This week there is a lot of new interest in politically rich historical novels, as well as Mystery, Suspense and Thriller books with a long history and bibliography behind them. Plus, books about life in America through out the decades of the Twentieth Century and the everyday and not so everyday mysteries that filled people’s lives, are hugely popular.

A Column of Fire, by Ken Follet, follows the life of a young spy as he works for Elizabeth the First of England. Romance is an important plot point, but the real focus of the book appears to be on the political intrigue and religious upheaval of the time. Also featuring a religious theme, is the book by Rachel Kadish, The Weight of Ink, which tells the story of a young woman who is the scribe to a blind Rabbi in the 1660s, and the life story of the woman in the modern era who is researching her. Both these books have a lot of religious themes in their stories, but it is unclear whether this is becoming a trend, or whether it is simply because the eras are interesting periods to write and read about. It’s a little bit of a chicken or egg conundrum.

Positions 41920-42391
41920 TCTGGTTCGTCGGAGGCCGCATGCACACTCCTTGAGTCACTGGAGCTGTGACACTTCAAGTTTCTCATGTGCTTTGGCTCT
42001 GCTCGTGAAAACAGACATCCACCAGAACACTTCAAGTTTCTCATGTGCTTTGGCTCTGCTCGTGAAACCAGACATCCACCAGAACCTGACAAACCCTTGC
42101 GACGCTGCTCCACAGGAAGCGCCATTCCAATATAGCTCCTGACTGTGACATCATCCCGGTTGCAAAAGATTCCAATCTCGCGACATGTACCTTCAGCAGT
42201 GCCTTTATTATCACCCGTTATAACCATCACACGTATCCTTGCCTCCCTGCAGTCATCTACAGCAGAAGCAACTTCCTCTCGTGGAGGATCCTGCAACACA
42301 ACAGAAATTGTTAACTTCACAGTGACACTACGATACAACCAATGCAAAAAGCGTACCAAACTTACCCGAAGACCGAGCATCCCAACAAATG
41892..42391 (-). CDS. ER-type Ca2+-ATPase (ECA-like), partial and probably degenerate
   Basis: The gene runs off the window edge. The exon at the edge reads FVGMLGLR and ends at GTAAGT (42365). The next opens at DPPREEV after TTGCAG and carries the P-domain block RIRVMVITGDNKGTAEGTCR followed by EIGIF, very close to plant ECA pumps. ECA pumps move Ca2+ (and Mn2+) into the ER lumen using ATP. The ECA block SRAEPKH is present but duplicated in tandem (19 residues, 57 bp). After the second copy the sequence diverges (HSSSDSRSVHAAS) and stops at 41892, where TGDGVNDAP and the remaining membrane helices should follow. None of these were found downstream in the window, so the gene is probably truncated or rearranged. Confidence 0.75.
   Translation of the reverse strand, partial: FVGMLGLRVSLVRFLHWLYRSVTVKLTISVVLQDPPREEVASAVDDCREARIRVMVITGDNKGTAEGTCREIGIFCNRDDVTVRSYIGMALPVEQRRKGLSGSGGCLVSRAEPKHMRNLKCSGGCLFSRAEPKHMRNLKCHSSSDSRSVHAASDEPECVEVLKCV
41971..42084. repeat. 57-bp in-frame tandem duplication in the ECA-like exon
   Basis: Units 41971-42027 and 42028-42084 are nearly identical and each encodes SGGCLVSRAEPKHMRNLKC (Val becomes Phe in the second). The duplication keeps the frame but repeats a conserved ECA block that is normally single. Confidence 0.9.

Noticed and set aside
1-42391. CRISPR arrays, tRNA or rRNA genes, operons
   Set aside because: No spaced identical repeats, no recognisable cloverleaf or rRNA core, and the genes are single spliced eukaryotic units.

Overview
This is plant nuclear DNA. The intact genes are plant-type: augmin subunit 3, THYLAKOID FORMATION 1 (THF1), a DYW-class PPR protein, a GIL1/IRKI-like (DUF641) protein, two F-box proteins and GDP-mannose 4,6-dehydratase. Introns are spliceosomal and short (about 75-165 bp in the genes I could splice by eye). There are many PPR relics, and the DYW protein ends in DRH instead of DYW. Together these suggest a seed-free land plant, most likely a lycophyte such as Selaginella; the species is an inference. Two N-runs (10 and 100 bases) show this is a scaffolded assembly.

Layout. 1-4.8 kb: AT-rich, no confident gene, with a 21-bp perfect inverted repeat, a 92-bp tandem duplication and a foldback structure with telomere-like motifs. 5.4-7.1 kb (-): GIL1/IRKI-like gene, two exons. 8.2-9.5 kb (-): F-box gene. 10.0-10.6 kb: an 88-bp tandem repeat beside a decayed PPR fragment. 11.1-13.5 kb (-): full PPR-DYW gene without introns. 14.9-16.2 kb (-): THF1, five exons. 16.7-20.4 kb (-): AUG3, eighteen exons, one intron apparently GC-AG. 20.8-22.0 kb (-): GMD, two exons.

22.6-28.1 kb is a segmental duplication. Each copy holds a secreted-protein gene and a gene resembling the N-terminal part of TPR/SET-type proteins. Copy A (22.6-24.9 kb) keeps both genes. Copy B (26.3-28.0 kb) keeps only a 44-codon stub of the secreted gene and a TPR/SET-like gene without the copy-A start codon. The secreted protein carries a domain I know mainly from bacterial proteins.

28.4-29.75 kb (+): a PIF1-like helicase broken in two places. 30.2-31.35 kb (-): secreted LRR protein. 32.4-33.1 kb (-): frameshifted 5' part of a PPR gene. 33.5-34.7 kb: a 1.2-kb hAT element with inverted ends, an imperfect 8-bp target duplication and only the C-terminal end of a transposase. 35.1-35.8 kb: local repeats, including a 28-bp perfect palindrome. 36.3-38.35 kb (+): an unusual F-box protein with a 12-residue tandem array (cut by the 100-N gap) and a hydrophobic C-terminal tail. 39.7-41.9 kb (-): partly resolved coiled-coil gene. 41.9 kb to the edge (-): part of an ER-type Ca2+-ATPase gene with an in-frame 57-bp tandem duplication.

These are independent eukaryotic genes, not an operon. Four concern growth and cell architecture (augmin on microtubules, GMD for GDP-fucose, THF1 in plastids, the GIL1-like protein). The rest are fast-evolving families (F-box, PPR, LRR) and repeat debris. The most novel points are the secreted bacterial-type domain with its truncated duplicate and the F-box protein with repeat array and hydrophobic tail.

Thrillers and Mysteries are both doing very well. They tend to be written from an American point of view, either they take place in the USA or they have Americans as their main characters. This can have a big effect on the plot and the characters, for example in Song of the Lion, by Anne Hillerman, the main cast are Native American and the story is shaped by the lives of the people involved. Interestingly, this book is also being effected by one of the other trends of the week, books  at the tail end of long bibliographies. Anne Hillerman has taken over the characters and settings from her father, Tony Hillerman, which no doubt has given her a boost, though after three books all of which have won awards it is safe to say she is not coasting by on name recognition.

Also very popular this week are books in the Science Fiction and Fantasy genres. Many of these books are very well thought of in their own genres, but rarely make it to the top of the charts for Fiction in general. Books like American Gods, by Neil Gaiman, Harry Potter, by J. K. Rowling, and The Lord of the Rings, by J. R. R. Tolkien, are hardly, however, going to surprise many by appearing in the charts. However, other books, like N. K. Jemison’s, The Fifth Season, might be less well known, though it has as many awards and accolades as any other on the list. 

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